So I won’t judge.  But the TS’s “Toasts and Roasts” editorial does not have kind words for those who showed up to oppose the pending naval military drills off the west coast.

To many of the people who showed up just to hear themselves talk at the U.S. Navy’s meeting last week to discuss its plans to increase training off the West Coast. While all viewpoints are welcome, the seeming lack of interest in learning about the project means that many didn’t get much out of the meeting. The theatrics didn’t help people understand the real concerns — and there are plenty of real concerns — over the Navy’s plans and likely made many wonder if the dissent was just a sounding board for radicals.

I received a much different report from a caller on my radio show last week, so I won’t assume the accuracy of the TS perception.  But I do think that progressive activists do have to rethink their methods.  Right or wrong, demonstrations and rhetoric without focus can be detrimental to a cause, and certainly to rational discourse.  It’s not enough to be loud.  We have to learn to persuade.  It requires engagement and a rational understanding of your opposition sans demonetization and oversimplification.  We aren’t heard if we don’t listen and don’t engage.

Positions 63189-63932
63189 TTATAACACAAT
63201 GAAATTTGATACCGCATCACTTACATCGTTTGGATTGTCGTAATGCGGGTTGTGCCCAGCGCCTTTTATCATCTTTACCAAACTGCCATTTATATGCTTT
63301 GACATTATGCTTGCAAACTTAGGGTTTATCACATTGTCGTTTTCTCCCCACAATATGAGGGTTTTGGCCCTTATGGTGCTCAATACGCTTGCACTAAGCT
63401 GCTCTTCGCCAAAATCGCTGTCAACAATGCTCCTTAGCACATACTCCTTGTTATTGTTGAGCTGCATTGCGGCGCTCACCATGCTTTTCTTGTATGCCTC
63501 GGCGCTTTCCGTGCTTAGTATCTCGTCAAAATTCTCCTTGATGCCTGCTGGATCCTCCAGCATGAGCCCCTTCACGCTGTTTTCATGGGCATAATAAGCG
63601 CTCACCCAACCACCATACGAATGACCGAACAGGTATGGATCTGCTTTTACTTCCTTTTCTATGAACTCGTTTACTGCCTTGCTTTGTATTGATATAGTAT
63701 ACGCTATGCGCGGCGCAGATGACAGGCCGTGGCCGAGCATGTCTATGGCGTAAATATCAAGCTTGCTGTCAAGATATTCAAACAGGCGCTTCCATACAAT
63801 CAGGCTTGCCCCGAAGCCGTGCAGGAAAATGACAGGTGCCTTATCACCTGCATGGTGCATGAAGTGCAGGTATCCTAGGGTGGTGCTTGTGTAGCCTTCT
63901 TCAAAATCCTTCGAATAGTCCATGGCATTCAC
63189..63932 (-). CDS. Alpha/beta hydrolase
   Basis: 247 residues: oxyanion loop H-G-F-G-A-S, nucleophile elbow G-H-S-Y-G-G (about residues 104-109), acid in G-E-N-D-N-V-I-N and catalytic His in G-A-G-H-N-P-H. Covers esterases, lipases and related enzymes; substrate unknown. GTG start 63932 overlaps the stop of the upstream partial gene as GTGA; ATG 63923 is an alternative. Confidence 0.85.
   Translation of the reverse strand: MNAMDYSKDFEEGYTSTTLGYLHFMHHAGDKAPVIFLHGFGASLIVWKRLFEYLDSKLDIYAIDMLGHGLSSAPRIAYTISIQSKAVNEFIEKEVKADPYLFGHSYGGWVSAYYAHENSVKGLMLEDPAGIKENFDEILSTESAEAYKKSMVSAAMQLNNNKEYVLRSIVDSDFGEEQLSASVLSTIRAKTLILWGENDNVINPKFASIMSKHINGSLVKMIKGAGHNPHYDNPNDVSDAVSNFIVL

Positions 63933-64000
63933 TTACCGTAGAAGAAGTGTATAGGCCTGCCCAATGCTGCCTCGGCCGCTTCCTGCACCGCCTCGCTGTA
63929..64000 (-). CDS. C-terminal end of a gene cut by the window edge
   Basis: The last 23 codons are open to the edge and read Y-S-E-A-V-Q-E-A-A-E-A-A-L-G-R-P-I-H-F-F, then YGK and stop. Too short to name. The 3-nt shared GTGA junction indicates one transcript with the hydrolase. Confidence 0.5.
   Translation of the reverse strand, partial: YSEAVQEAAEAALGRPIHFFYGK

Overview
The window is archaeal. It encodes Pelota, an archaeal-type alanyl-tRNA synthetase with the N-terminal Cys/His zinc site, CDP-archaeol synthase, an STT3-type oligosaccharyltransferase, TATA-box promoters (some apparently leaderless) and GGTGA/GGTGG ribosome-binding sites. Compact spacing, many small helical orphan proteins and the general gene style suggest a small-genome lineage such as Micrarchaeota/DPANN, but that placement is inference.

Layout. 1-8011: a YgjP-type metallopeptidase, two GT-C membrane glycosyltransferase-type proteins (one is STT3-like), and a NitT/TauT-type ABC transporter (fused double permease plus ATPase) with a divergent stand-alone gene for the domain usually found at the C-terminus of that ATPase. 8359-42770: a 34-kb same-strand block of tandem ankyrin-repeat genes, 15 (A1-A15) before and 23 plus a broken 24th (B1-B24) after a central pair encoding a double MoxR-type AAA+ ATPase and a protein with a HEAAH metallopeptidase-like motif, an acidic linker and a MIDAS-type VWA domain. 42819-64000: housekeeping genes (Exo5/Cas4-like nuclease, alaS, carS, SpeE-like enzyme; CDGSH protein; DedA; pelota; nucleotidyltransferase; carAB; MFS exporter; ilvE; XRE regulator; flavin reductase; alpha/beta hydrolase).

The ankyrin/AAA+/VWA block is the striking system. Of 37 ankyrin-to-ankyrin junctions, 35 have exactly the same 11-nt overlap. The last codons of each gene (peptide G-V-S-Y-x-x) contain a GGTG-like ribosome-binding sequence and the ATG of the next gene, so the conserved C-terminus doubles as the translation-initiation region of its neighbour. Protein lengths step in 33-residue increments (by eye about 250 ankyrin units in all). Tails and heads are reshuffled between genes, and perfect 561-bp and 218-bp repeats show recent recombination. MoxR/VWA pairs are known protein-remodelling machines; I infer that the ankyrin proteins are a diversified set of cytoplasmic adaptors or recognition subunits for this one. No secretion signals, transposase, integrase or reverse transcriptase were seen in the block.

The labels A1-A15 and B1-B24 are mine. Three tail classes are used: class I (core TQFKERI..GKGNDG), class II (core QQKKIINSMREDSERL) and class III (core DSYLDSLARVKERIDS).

It’s true of other debates as well, including Richardson Grove.  Demonstrations, whether street or at planned attendance of public meetings, have to be thought out in terms of specific goals and overall strategy.  And as I’ve suggested, action should not be about personal gratification as some sort of therapy to feel important.  It must be about the issue at hand.

 

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